Theatre is a necessity in our schools – not only to foster creativity and personal autonomy, but also to help students develop their own forms of self-expression. As an educator, you can employ a variety of tactics to uplift student voices in the theatre classroom. Let’s explore a few. 

Ways to Make Your Classroom Safe for Self Expression

  • Encourage Artistic Exploration
    Forms of self-expression are like snowflakes – each is unique. Some of your students may not be big talkers but emote through their acting, music, dance, painting, or other art form. Motivate your students to try out a variety of these mediums within your classroom, and encourage them to indulge without intense rules or major restraint. Keeping an open mind may unlock a plethora of new self-expression tactics.
  • Offer A Modicum of Choices
    Self-expression and autonomy are inextricably linked, so make sure you’re giving your students the ability to choose how to express themselves. Let them make their own choices, and be responsible for those choices. Let your students decide between different projects, subjects, or different aspects of their curriculum. You can still be in charge, but giving students the freedom to decide on certain educational components will help them to develop a freer sense of self.
  • Don’t Stifle Communication and Expression Styles
    Let each student develop his or her own styles of expression or communication, and avoid harsh critique or leading suggestions. By allowing a student to define their own ways to communicate, you are giving them the keys to confidence – both inside and outside your classroom.
  • Offering Journaling or Quiet Time
    Daily journaling – or even just a bit of time free from stimulation – is beneficial for just about everyone. Encourage your students to write down thoughts, feelings, or ideas in their journals during a quiet period in your class. This will help them to explore their own minds and emotions, allowing them to vent negative feelings or celebrate any wins, free from fear of a bad grade or prying eyes.
  • Take Them Outdoors
    Inspiration is often found in nature. Break the normal school expectation by letting your students convene with the great outdoors during class. Consider organizing an outdoor performance if you feel that your students are particularly fond of it.

How to Facilitate Beneficial Conversations

  • Ask Questions About Students’ Feelings
    As a teacher, you often have to balance the line between authority figures, mentors, and friends. But being a shoulder to lean on won’t undermine your authority. Encourage your students to talk about their feelings during class – whether it’s frustrations about a project, excitement over extracurriculars, or just daily grievances. Discuss their emotions with them, thus helping them grow into self-aware individuals.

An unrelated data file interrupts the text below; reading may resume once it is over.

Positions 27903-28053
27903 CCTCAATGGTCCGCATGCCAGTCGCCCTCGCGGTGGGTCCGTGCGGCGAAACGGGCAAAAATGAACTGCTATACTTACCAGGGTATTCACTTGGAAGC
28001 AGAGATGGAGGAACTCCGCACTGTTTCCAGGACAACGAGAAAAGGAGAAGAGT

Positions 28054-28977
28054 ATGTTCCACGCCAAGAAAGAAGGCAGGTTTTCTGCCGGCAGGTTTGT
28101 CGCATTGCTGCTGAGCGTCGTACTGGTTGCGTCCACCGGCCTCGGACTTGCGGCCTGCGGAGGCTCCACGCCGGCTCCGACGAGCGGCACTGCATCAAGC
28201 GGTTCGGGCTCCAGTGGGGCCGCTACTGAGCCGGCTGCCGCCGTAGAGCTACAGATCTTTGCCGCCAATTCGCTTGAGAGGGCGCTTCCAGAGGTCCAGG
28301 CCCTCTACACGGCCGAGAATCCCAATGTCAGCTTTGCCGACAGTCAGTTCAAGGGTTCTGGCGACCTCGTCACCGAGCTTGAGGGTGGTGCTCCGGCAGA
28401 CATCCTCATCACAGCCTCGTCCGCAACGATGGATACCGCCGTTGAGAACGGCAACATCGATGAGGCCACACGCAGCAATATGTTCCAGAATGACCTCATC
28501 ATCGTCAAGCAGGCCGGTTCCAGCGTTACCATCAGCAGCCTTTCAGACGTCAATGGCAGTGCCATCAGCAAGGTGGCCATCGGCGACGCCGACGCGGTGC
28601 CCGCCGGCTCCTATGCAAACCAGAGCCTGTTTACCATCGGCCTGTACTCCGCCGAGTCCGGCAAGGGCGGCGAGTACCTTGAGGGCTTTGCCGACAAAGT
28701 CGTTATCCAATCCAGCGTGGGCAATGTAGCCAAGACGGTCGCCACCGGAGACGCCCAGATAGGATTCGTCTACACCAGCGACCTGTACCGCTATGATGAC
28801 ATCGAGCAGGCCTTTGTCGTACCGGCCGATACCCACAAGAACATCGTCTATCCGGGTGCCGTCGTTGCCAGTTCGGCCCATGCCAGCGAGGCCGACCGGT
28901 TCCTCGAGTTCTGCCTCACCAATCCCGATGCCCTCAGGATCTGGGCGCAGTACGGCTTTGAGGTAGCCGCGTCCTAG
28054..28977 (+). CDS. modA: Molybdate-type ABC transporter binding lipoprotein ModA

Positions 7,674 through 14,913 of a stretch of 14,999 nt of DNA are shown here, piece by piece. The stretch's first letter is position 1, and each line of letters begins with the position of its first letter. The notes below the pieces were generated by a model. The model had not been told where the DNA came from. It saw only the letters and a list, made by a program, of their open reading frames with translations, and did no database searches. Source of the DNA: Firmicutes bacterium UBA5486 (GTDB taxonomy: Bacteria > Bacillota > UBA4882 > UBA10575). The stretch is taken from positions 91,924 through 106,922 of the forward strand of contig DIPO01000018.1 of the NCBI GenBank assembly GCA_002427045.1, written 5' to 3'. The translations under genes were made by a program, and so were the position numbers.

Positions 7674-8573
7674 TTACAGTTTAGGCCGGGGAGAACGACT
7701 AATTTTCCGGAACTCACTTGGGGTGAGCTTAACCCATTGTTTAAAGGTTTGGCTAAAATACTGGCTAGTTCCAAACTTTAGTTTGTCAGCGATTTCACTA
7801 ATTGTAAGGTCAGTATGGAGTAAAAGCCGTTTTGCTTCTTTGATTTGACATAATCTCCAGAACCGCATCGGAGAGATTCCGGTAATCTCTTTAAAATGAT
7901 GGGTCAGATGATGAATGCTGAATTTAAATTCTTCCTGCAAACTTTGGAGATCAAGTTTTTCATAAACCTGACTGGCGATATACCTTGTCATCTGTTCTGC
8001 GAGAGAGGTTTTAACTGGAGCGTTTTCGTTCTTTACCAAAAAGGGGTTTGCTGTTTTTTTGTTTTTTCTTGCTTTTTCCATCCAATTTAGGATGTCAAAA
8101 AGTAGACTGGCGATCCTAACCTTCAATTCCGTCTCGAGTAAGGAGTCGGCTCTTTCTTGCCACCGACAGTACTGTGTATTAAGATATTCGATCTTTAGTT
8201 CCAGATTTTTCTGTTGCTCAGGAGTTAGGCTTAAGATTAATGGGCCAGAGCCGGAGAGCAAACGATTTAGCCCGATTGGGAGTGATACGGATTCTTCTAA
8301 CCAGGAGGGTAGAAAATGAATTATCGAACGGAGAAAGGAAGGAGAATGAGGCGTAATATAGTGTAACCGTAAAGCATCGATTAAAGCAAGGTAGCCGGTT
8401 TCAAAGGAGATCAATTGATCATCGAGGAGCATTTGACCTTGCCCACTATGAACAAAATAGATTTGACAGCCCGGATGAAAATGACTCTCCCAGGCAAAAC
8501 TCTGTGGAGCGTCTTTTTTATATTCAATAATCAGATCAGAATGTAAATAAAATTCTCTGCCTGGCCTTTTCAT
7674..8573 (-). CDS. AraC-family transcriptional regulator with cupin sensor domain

• Present Writing Prompts
    Some students have a hard time coming right out with their big emotions. To give them time to prepare, create writing prompts and allow students to sit with their feelings before sharing. Giving students the resources to properly communicate will reap benefits inside and outside the classroom.
  • Address Anxiety, Fear, and Stage Fright
    An experienced theatre teacher knows that not every student is ready to jump in front of a crowd and perform at the drop of a hat. Make sure to normalize feelings of anxiety/stage fright so your students don’t feel isolated. When kids have an open and honest conversation about how performing makes them feel, they will likely find relief… and feel more ready to be vulnerable on and off the stage.

How to Uplift Students to Speak

  • Foster Inclusion in Your Classrooms
    Many students feel lost, isolated, and afraid at school. Make sure your classroom is a safe haven for those students and all students. Fostering inclusion inside your classroom – by avoiding favorites and ensuring everyone has a say – means you are creating confidence within your students to speak up.
  • Create a Judgement-Free Zone
    An inclusive classroom is a classroom devoid of judgment. Make sure your students know you are a safe person with whom to confer, and make clear in your upfront expectations that no one should judge another student for acting choices or big emotions during your class.
  • Break Into Small Groups
    For those students who suffer from the aforementioned anxiety or stage fright, a great way to make them more comfortable is to break into small groups or ensembles for sharing or acting exercises. With less eyes on them, students will be able to gain some conviction in a safer environment.
  • Encourage Silliness
    Improv games and icebreakers are cornerstones in any drama class. Help students break down boundaries with these games, where they can learn to act and react in certain situations. Students will feel more comfortable if everyone collectively steps out of their respective comfort zones together.

On The Stage

It’s clear that theatre, aside from giving an excellent cultural education, is a necessity in schools in the way it helps to shape students. On The Stage presents a helpful infographic on the subject. And if you’re looking for extra help with your own theatre programs or classes, OTS can tackle just about everything – marketing and promotion, ticketing, fundraising, reporting, and more. Book a demo today to get started!

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